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In Collaborative Workflows with InDesign and InCopy Anne-Marie Concepción shows how Adobe InCopy and InDesign work together, helping editors and designers collaborate on publications, and save time and money, with no additional hardware, software, or expensive publication management systems. This course shows how to set up for the workflow, how to address cross-platform Mac and Windows issues when working in a mixed environment, how to work with remote writers and designers, and how to integrate with Microsoft Word. Exercise files are included with the course.
So, the designer, Anne, has done a little bit more work to our catalog sample pages, and has told me that they're ready for me to take a look at, and do some editing to. So, in InCopy, what I want to do is I want to go to File and choose Open a File, and then navigate to the server, and locate that InDesign file. You don't want to actually double-click from Windows Explorer or from the desktop or something, because it's going to say that you don't have InDesign installed. So, with the layout-based workflow, when you want to open up an INDD file in InCopy, you need to use InCopy's File > Open menu.
So that's where we are, and here is the server. Here is our project, Catalog_3pgs. Click Open. By default, the layout opens in this view called Story view, and I'll be talking about how to change this default along with a couple other ones in later videos. But for now just click over to Layout, and here is the same layout in InCopy. The stories that have the little icons are editable to me, and some stories that don't have icons are not.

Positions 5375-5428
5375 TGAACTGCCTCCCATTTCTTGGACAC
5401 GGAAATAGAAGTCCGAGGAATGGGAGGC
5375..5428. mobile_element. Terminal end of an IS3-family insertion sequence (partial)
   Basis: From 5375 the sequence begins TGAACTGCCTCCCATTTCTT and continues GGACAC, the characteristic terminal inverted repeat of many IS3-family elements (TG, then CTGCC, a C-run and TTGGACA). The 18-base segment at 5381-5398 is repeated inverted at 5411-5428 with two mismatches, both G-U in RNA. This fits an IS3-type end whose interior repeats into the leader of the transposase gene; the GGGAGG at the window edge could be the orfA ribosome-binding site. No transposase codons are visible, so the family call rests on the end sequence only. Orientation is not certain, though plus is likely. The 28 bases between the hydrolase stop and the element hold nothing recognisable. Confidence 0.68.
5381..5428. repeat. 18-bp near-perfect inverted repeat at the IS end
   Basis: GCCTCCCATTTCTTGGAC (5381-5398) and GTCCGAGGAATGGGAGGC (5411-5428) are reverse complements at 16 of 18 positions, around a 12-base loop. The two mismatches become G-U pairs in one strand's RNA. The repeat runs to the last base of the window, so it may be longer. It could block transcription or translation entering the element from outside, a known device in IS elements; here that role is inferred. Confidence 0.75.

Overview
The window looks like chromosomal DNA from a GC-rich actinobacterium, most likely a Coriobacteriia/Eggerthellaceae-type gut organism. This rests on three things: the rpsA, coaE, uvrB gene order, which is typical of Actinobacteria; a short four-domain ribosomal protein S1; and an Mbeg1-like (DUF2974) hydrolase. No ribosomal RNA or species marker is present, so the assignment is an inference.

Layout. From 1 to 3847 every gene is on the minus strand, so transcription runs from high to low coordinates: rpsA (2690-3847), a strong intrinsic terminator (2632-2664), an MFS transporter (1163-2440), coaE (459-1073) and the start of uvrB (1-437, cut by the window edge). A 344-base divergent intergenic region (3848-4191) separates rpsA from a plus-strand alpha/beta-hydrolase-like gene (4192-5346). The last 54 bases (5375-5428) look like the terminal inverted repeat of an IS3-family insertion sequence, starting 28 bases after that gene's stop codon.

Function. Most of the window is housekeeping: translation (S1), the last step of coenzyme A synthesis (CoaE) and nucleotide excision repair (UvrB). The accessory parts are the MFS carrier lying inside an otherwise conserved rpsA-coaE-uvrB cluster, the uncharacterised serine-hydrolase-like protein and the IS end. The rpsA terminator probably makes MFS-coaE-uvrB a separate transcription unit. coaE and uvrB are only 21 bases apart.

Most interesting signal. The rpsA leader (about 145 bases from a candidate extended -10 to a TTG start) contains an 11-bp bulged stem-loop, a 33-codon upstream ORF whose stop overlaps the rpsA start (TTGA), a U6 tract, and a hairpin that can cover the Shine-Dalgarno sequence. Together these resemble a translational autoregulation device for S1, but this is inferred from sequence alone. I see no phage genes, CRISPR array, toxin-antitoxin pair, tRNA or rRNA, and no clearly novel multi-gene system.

They are read-only. I could zoom in on them, I'm pressing Ctrl+Plus or Command+Plus on a Mac to zoom in, and you can see that this text, I can see it, and I can select it, and I can actually copy it to the clipboard and paste it elsewhere, but I can't edit it. And as a little visual cue, InCopy will automatically sort of screen back any content that's not editable to me. If I want to see what it's actually going to look like - let me press Ctrl+0 to fit in window - I can go to the View menu, go to Screen mode and choose Preview, and you can see that it looks just the same in InCopy in Preview mode as it does in InDesign.
From here, I could print or export to PDF, but actually, what we want to do is edit some text. I'm going to go back to Normal mode, and I'm going to switch the workspace from Essentials to Advanced, to show you that there is also an Assignments panel in InCopy, just as there is in InDesign, that lists all the stories that are available for me to edit. Now, what I'm going to quickly do is check out all of them so that I can edit each one of them, and I talk about this in more detail in another video, but I'm just going to select the category and click the little icon at the bottom that says Check Out Selection. And that pencil icon tells me that I have editing privileges over this story.
If I switch back to InDesign, you can see that in InDesign, I get a little pencil icon with a slash through it, reminding me that another person has this layout open, and they've checked out these stories. So I am not able to edit the stories while they're editing them. So I'm back in InCopy, and let's say, for example, let's add maybe a colon here, and maybe let's see what else can we do. Let me zoom out a bit with Ctrl+Minus, and go down to this spread.
Now, notice on this spread, both intros are available for me to check out, which I've already done, to edit, and there are two special situations here. This one has an overset, and this one has no text at all. So when we have overset text, meaning all the text can't fit within the frame, I can easily access it by going to one of the other views, like Story or Galley. Now, Story view lists all of the editable stories, one after the other, in the entire document in one long scrolling window.